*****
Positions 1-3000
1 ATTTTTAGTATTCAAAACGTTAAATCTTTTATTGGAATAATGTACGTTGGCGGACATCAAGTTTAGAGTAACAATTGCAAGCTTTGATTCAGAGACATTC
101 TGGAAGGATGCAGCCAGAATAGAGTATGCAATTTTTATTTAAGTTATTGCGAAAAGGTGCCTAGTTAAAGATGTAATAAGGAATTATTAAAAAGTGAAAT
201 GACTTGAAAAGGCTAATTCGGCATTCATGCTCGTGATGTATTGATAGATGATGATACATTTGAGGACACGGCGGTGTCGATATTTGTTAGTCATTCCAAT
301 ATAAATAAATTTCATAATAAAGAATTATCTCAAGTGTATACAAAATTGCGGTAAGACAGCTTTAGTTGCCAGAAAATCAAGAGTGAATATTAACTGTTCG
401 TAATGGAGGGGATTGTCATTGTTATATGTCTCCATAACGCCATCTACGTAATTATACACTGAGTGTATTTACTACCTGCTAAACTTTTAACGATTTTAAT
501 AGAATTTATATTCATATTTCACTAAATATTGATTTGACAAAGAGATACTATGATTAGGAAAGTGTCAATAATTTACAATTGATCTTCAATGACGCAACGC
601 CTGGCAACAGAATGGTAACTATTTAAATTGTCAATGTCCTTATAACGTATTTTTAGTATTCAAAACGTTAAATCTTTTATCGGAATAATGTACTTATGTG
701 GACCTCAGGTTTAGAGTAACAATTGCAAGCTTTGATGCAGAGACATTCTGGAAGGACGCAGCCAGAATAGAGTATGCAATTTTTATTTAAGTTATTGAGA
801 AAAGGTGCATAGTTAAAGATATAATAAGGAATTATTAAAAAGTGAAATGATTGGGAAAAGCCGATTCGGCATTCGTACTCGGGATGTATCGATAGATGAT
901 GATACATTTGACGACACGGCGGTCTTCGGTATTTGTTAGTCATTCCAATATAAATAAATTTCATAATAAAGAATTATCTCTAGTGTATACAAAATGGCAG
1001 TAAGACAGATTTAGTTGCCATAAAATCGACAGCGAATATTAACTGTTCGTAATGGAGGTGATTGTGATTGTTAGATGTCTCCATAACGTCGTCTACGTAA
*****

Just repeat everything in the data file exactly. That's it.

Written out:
Positions 1-3000
1 ATTTTTAGTATTCAAAACGTTAAATCTTTTATTGGAATAATGTACGTTGGCGGACATCAAGTTTAGAGTAACAATTGCAAGCTTTGATTCAGAGACATTC
101 TGGAAGGATGCAGCCAGAATAGAGTATGCAATTTTTATTTAAGTTATTGCGAAAAGGTGCCTAGTTAAAGATGTAATAAGGAATTATTAAAAAGTGAAAT
201 GACTTGAAAAGGCTAATTCGGCATTCATGCTCGTGATGTATTGATAGATGATGATACATTTGAGGACACGGCGGTGTCGATATTTGTTAGTCATTCCAAT
301 ATAAATAAATTTCATAATAAAGAATTATCTCAAGTGTATACAAAATTGCGGTAAGACAGCTTTAGTTGCCAGAAAATCAAGAGTGAATATTAACTGTTCG
401 TAATGGAGGGGATTGTCATTGTTATATGTCTCCATAACGCCATCTACGTAATTATACACTGAGTGTATTTACTACCTGCTAAACTTTTAACGATTTTAAT
501 AGAATTTATATTCATATTTCACTAAATATTGATTTGACAAAGAGATACTATGATTAGGAAAGTGTCAATAATTTACAATTGATCTTCAATGACGCAACGC
601 CTGGCAACAGAATGGTAACTATTTAAATTGTCAATGTCCTTATAACGTATTTTTAGTATTCAAAACGTTAAATCTTTTATCGGAATAATGTACTTATGTG
701 GACCTCAGGTTTAGAGTAACAATTGCAAGCTTTGATGCAGAGACATTCTGGAAGGACGCAGCCAGAATAGAGTATGCAATTTTTATTTAAGTTATTGAGA
801 AAAGGTGCATAGTTAAAGATATAATAAGGAATTATTAAAAAGTGAAATGATTGGGAAAAGCCGATTCGGCATTCGTACTCGGGATGTATCGATAGATGAT
901 GATACATTTGACGACACGGCGGTCTTCGGTATTTGTTAGTCATTCCAATATAAATAAATTTCATAATAAAGAATTATCTCTAGTGTATACAAAATGGCAG
1001 TAAGACAGATTTAGTTGCCATAAAATCGACAGCGAATATTAACTGTTCGTAATGGAGGTGATTGTGATTGTTAGATGTCTCCATAACGTCGTCTACGTAA